BYOD Management And Security: Tracking A Stolen Laptop Or Smartphone After It’s Stolen.

People lose stuff.  People get mugged.  People naturally wonder “is there some way to get it back?” since they’re expensive, but also because the stuff – smartphones, tablets, laptops, external hard drives – store information like your degree thesis, the proposal you were working on, family photographs, etc.  For many, the value of the data outweighs the cost of the hardware.

The answer to the question above is possibly, because there are ways to recover devices even if one didn’t prepare for what is an inevitability to many.  But, these are not fail-proof.  Indeed, if anything, they are failure-prone, and don’t address other security concerns like, “is my data safe?” (something that can only be answered in the positive by having the correct smartphone and other mobile device security like AlertBoot’s Mobile Security service).

The site lists a couple of methods.

IP Addresses

According to, you’re able to use Gmail or Dropbox (and array of similar services) to find the IP address of your lost device: it logs the last IP address that the device used to connect to the internet.  This information is enough to subpoena the internet provider and get an address.

The caveats:

  • The device must connect to the internet.  Otherwise, it won’t work.
  • There’s always the chance that it’s a public hotspot.

Other caveats:

  • It could be the wrong address.
  • Sometimes, the law has better things to do than to look for your gadget.  There have been reports of the police doing nothing even when provided with an IP address and a physical address.  Indeed, sometimes device owners obtain pictures of the potential thief, thanks to the built-in camera, but the police sit on it (possibly because of potential legal repercussions).  On the other hand, there are plenty of anecdotes where the police are very helpful.  It’s a coin toss.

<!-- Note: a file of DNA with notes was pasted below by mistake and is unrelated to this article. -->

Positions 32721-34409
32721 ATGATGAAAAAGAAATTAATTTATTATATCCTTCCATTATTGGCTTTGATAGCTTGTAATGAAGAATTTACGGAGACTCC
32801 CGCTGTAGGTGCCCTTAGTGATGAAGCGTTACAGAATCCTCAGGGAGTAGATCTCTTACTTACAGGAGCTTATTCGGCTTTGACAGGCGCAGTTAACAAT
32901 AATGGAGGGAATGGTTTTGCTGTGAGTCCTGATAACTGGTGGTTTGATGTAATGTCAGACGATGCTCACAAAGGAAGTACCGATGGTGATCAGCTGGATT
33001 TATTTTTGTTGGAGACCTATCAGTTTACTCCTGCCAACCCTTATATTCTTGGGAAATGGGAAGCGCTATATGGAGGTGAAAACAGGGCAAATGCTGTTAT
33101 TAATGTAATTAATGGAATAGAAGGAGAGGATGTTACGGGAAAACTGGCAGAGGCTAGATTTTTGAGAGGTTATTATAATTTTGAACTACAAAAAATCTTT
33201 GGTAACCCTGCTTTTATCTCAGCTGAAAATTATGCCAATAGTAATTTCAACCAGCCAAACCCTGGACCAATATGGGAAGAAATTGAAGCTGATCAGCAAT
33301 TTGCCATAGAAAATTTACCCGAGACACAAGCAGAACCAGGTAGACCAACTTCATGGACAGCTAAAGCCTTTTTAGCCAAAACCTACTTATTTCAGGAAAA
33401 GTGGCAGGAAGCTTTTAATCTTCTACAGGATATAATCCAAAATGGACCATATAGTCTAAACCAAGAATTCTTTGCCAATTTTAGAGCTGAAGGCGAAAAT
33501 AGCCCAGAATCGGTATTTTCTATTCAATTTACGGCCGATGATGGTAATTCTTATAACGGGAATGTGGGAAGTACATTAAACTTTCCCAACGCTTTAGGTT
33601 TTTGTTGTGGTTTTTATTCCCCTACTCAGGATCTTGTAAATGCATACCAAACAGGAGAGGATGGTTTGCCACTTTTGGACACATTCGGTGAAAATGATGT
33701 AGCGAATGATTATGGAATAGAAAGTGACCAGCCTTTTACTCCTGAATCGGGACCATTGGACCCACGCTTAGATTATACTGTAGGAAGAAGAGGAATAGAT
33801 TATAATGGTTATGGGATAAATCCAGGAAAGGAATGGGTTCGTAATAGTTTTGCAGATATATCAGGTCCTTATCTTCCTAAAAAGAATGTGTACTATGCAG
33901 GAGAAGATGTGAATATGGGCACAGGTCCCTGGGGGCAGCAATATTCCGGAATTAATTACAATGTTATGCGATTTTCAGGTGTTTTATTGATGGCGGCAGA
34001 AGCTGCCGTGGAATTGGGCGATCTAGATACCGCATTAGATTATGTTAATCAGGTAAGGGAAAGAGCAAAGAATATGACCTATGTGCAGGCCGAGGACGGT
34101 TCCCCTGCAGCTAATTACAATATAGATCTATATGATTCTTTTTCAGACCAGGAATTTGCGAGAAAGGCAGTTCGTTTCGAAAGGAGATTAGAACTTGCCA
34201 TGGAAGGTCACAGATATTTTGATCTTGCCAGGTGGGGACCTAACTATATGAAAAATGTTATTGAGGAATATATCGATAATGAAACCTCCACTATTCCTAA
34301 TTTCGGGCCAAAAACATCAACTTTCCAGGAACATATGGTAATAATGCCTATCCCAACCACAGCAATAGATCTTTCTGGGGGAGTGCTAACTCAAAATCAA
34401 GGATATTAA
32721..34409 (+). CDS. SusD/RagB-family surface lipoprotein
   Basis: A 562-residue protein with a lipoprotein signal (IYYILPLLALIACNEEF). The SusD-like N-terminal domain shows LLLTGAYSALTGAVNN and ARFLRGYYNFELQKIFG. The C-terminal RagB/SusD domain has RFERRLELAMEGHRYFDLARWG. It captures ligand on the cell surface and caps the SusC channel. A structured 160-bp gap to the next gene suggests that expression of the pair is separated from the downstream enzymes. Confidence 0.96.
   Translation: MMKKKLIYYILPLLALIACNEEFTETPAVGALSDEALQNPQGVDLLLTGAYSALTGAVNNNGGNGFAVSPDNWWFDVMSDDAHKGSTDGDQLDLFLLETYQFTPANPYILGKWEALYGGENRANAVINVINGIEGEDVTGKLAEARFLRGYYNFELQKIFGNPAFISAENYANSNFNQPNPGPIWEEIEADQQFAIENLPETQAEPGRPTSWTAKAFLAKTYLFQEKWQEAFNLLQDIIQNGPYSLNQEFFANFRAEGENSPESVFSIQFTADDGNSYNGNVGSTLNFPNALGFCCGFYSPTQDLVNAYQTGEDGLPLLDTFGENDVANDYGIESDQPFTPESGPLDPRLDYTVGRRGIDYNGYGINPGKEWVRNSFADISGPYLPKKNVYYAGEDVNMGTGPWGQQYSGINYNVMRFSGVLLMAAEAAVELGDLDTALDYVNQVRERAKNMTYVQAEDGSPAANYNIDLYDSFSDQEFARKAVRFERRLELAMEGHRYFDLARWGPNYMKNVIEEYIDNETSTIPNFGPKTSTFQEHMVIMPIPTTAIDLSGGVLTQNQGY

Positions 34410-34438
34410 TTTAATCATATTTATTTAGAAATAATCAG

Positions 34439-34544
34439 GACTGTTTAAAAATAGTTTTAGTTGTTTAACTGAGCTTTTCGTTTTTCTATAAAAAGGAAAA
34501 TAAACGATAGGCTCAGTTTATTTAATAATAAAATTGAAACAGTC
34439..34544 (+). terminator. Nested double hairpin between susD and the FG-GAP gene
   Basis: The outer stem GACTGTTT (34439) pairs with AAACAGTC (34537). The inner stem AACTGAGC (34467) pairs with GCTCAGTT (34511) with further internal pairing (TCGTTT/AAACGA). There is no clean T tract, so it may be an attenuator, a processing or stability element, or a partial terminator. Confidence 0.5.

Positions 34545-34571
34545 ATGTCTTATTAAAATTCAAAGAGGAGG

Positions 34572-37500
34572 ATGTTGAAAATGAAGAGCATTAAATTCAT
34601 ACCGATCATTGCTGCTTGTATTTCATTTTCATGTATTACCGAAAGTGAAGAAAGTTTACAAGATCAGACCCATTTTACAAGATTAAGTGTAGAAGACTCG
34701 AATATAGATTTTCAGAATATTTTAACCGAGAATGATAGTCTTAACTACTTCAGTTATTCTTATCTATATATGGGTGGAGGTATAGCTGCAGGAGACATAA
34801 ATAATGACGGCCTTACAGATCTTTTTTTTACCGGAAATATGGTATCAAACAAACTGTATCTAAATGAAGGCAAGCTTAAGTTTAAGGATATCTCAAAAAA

Got an early Android?  Get “Plan B”

If you lost an Android phone, notes that you can remotely install Plan B, as long as you’ve got Android 2.3 or lower (the newer Android OSs don’t support it).

The caveat: it won’t work if the phone is not powered, internet connectivity is turned off, or the phone has been wiped.  Plus, it won’t work on newer versions of Android (as of this writing, new devices come with Android 4.x.  Version 2.3 was released in December 2010).

Plan Ahead of Time

If you really want to recover your device, you have to plan in advance.  Even then, there’s no guarantee that it will work.  Take, for example, this observation from commentator Brianne Archer:

I created a “guest” log-in with no password required just for that reason. Unfortunately, the latest release of Prey always says that my laptop is about two miles away from where it actually is. It works great for my awesome for my tablet or phone with GPS turned on.

Prey is a device-tracking software with a few extras like remote wiping of data.  I already noted its incompatibility with full disk encryption in an earlier post (basically, it won’t work if a person cannot access the laptop).

However, I certainly did not know that there was a 2-mile margin of error if it’s Wi-Fi only.  On the other hand, I’m not surprised.  Wi-Fi is only so good when it comes to triangulating a device’s position.

Your Data or Your Hardware?

Let’s set aside the asset-recovery mentality.  Put your data security hat on.  Would you prefer (a) the uncertainty of whether you’d be able to recover your device or (b) the certainty that the data in it will not be accessed by others, if said device were to be lost or stolen?

If your device holds sensitive data, you should probably opt for (b).  Even if you eventually recover the device, there’s no guarantee that your device’s data hasn’t been compromised in the meantime.

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